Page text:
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Mapping Black History through Music with ArcGIS

February is Black History month in North America. This is an opportunity for your students to explore Black History in Canada and the United States and its connection to music, using ArcGIS. 

In North America, February is dedicated to celebrating the lives and contributions of the Black community. However, no matter what month it is, you can explore the roots of popular music and jazz through the struggles and feats of Black communities in Canada and the United States.

Most people would agree that it’s hard to live without music. It energizes us through dance and movement; it comforts us and allows us to connect with others. We can also learn so much through music, as it is a creative outlet that drives people to document their personal struggles during times of intense social, personal and political change. For example, a song can provide insight into the life of an enslaved person who used the underground railroad to find freedom in Canada. Music is a great avenue to connect us to the past, as we learn about the hardships Black North Americans endured and the music that has been inspired by difficult events.

Image showing hands of people drumming on traditional African drums.

American music like jazz, blues and gospel have roots in African music. Let’s celebrate Black History through music and mapping! Photo by Lee Pigott on Unsplash.

Using an ArcGIS Online account, you can create an ArcGIS StoryMap that highlights African influences in modern music.

  1. Select a genre of music that’s rooted in North American Black History, such as Hip-Hop, Soul, R&B or Jazz. In your story map, you can:
    1. Create an express map to locate where the music genre was started.
    2. What was the political or social climate for Black people at the time?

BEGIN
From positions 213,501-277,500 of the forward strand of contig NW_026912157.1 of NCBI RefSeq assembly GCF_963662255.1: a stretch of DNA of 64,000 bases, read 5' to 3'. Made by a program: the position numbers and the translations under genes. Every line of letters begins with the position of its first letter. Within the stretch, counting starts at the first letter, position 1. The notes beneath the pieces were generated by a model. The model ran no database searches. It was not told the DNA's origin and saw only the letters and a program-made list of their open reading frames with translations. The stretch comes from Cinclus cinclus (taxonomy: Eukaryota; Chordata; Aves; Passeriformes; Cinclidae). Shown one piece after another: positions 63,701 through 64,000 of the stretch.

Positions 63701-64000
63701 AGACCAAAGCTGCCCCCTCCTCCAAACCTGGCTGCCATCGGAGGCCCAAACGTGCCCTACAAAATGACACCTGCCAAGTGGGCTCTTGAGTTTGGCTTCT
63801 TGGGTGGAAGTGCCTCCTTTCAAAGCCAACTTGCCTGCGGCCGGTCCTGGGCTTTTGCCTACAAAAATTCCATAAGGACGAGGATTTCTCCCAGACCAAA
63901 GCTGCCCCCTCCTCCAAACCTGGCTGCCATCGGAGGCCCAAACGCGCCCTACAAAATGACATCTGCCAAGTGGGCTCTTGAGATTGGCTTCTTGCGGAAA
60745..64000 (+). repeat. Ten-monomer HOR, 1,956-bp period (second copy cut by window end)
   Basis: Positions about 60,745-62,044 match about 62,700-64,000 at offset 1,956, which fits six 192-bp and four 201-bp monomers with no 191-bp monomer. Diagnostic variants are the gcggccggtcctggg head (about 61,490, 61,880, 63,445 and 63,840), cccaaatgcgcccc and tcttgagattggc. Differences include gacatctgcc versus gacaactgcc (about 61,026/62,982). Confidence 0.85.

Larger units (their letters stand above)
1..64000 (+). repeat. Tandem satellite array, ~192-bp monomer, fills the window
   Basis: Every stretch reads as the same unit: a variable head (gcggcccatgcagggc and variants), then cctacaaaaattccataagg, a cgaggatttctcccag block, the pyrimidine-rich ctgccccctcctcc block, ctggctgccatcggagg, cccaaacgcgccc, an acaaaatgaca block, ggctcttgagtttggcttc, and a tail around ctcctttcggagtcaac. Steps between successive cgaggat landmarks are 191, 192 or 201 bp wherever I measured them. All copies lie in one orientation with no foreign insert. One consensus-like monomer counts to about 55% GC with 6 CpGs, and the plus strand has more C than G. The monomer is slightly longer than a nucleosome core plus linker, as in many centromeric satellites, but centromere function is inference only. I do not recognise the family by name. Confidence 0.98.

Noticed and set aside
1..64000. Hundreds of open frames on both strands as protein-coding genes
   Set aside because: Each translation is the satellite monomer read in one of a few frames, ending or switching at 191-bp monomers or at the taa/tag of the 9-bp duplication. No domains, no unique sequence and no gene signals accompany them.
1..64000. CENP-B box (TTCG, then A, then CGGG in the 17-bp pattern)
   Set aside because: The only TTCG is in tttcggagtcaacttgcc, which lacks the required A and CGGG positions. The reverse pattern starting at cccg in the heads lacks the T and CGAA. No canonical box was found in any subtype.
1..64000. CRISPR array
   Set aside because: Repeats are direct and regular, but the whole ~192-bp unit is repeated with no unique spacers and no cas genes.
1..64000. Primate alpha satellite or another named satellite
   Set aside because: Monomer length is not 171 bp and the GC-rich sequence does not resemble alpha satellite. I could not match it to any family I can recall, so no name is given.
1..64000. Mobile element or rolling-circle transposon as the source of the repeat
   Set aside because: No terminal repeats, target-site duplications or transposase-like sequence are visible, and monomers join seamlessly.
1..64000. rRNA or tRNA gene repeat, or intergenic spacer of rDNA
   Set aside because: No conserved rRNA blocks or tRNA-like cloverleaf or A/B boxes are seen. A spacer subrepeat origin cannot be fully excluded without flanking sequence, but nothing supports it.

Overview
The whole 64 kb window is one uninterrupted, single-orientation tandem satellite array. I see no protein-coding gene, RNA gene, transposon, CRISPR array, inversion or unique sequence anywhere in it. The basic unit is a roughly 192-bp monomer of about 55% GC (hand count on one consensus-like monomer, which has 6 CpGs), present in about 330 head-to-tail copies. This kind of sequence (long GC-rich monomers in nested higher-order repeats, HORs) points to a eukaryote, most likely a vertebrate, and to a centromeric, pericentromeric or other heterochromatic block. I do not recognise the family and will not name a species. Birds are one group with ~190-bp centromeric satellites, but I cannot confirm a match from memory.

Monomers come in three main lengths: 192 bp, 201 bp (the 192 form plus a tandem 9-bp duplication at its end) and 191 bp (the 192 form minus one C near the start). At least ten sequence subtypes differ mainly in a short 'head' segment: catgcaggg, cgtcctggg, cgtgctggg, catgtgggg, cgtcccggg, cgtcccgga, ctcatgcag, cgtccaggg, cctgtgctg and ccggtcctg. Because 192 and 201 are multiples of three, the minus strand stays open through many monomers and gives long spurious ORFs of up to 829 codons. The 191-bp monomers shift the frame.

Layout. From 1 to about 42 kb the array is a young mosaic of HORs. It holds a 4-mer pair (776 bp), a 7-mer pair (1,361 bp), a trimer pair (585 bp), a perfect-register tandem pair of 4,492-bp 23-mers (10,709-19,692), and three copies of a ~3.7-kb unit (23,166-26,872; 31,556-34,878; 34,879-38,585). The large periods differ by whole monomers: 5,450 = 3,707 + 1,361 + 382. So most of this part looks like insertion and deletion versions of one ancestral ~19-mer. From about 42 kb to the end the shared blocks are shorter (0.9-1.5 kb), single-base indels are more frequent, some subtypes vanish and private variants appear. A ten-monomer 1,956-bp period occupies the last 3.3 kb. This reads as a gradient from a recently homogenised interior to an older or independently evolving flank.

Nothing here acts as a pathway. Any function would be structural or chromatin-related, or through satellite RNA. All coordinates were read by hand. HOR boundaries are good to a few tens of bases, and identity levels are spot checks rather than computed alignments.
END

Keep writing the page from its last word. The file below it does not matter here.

3. Include in the express map - who and where the pioneers of that genre were from.
  2. Select a Black Canadian or American musician. In your story map, you can:
    1. Document their roots in a web map and the contributions they made to the music world.
  3. Select a protest song or spiritual song written by a Black Canadian or American. In your story map, you can:
    1. Document the meaning behind the song and include events in a web map that are connected to their experiences.

A mural of a black woman reaching out (in the likeness of Harriet Tubman).

Harriet Tubman used spiritual songs like “Wade in the Water” to guide enslaved people to freedom in Canada. This particular song includes secret code messages for escaping enslaved peoples. Photo by Kirt Morris on Unsplash

  1. Explore the African origins of instruments used in many forms of popular music, such as drums, and guitar. In your story map, you can:
    1. Create an express map to locate where the instrument is from and how it arrived in North America.
    2. Document what genres of music those instruments are used in.

Consider this – if the Black History of North America was different, how would the music sound?

Note: The content for this post was first published on February 15th, 2017.

ArcGIS StoryMaps resources

Use the following resources to create your Black History through Music story map:

We want to know how your students are using ArcGIS

Share your students’ story maps with us at and they may be highlighted in an upcoming Esri Canada Education and Research blog post or tweet (@GIS4Teachers)!

New to ArcGIS Online?

If you are new to ArcGIS Online, educators can request an account for themselves and their students at

Explore the Esri Canada K-12 Resource Finder to find other resources for your class.

Check out the following beginner resources to get started with ArcGIS Online:

For Educators - Let’s get started with ArcGIS Online
Explore the Frequently Asked Questions (FAQ)

For Students – Enroute with ArcGIS Online

Using ArcGIS Online and want to learn more?

Discover Story Maps
Creating ArcGIS Dashboards

About the Author

Angela Alexander is a K-12 Education Specialist in the Esri Canada Education and Research group. She has over 15 years of experience working with educators across Canada. Angela focuses on producing geographic information system (GIS) and curriculum-specific resources, and conducting and creating custom workshops for educators. She manages the GIS Ambassador Program and is the Technical Chair for the annual Skills Ontario GIS competition. Angela also writes monthly posts for the Esri Canada Education and Research blog, highlighting K-12 educators and partners, new ArcGIS resources and GIS-related events.

Profile Photo of Angela Alexander